Details

Keywords Change this

Brutalism, 1970s Yugoslav Housing, Prefabrication, Architectural Heritage, Model

Project timeline

2016 – 2016

Type

Experimental

Location Change this

New Belgrade
Belgrade
Serbia

Architect Change this

Team

Architecture of the housing: Darko Marušić, Milenija Marušić and Milan Miodragović
Green areas, infrastructure: Milan Miodragović
Educational model: Sonja Jankov

Educational Model Change this

Belgrade, Serbia
by Sonja Jankov Change this

Educational Model - blocks 61 and 62

1 of 5

Description Change this

Series of lectures are focusing on architectural drawing (sketch or technical drawing) by purpose of learning about typology of flats and contents within flats. Lectures can be organised as workshops, exhibited as interactive piece or transformed into computer/smart phone game.

Depending on the age of participants and their previous knowledge about architecture, the lectures can give more focus on various layers of the topic. For those who have never learned about the architectural process, the focus is put on the features of architectural drawing – its capacity to present spatial orientation from aerial point of view (in given cases), its linear appearance, the recognition of various premises and rooms within the flat. For those who know what an architectural drawing is, the focus is put on typology of the flats and their multiplication within the blocks. The choice of buildings opens the subject of (Yugoslav) residential housing in the 1970s, brutalism, prefabrication, affordable flats and recent cultural/architectural heritage.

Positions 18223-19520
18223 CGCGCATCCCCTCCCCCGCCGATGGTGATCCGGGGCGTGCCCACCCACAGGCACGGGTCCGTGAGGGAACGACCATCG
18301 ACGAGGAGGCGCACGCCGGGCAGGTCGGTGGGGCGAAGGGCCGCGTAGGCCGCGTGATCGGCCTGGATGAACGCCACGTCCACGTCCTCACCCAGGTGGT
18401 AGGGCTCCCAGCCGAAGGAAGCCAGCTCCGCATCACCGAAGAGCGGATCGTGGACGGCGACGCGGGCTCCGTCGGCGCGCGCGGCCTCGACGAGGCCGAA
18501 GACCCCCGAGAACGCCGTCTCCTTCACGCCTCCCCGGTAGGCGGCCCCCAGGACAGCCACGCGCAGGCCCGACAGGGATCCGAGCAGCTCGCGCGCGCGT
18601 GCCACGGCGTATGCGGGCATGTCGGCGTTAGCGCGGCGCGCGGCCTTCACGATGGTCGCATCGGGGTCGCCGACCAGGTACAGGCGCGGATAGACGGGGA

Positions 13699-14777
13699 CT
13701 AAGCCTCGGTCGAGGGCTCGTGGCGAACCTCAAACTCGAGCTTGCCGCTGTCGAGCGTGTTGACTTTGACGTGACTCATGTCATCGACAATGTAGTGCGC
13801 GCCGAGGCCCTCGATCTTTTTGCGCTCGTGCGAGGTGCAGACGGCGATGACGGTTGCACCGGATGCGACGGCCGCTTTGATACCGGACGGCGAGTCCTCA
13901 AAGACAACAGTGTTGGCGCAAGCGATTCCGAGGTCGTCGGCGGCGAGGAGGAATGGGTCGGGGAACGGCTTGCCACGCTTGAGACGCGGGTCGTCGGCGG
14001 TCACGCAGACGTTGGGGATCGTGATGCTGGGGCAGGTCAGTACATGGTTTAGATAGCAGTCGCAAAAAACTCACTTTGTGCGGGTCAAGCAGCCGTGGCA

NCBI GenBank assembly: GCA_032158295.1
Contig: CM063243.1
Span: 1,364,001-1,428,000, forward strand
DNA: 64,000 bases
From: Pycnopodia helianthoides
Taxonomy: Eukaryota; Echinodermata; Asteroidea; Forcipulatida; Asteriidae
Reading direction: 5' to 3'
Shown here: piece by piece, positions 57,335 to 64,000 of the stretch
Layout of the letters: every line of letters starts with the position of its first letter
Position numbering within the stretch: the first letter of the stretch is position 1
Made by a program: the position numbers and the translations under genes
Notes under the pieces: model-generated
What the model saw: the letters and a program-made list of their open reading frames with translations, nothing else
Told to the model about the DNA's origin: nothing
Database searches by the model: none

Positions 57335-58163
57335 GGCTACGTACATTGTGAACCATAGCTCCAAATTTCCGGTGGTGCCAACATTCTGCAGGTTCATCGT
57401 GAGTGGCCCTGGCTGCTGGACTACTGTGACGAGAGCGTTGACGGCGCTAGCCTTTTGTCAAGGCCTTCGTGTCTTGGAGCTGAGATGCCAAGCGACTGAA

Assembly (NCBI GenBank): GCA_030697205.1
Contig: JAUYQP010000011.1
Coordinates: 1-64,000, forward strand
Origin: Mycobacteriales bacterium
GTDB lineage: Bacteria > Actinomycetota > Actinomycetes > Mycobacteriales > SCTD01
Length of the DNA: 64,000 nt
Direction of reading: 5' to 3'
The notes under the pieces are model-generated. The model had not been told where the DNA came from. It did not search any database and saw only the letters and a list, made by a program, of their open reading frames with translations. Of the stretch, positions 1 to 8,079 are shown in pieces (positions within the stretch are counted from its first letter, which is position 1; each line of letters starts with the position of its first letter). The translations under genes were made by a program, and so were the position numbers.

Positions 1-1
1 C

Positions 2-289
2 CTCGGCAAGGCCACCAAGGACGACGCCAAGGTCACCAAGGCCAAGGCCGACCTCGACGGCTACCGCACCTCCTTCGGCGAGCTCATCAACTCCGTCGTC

The use of stickers makes this learning method suitable both for kids and adults who have no previous knowledge about the architectural drawings, while the choice of blocks 61 and 62 in New Belgrade makes them appealing to those who want to learn about architecture of 1970s, brutalism, spatial distribution in flats within brutalist buildings, architects Marušić and Miodragović. These examples show how social progress (in Yugoslavia) is reflected within then-built mass housing and living style within them.

The first lecture/workshop is aimed primarily for participants who had no previous contact with architectural drawings. The small scale of a segment of block 61 presents one type of flats which is accompanied with its variation. The purpose is to notice the principle by which the flats are arranged in the buildings and to learn about the free green space between the blocks, as well as for what can it be used. This lecture is focused on the space and activities outside the blocks.

The second lecture is dedicated to spatial organisation within the flats. The participants learn to recognise rooms, kitchens, toilets, terraces, etc., as well to learn what is a drawing of a desk, or of a chair, or of a closet, bed, etc. In the given examples, the difference between rooms and their functions is approached with two bunny families, both of which are eating candies and cakes everyday, not only for birthdays.

Sources

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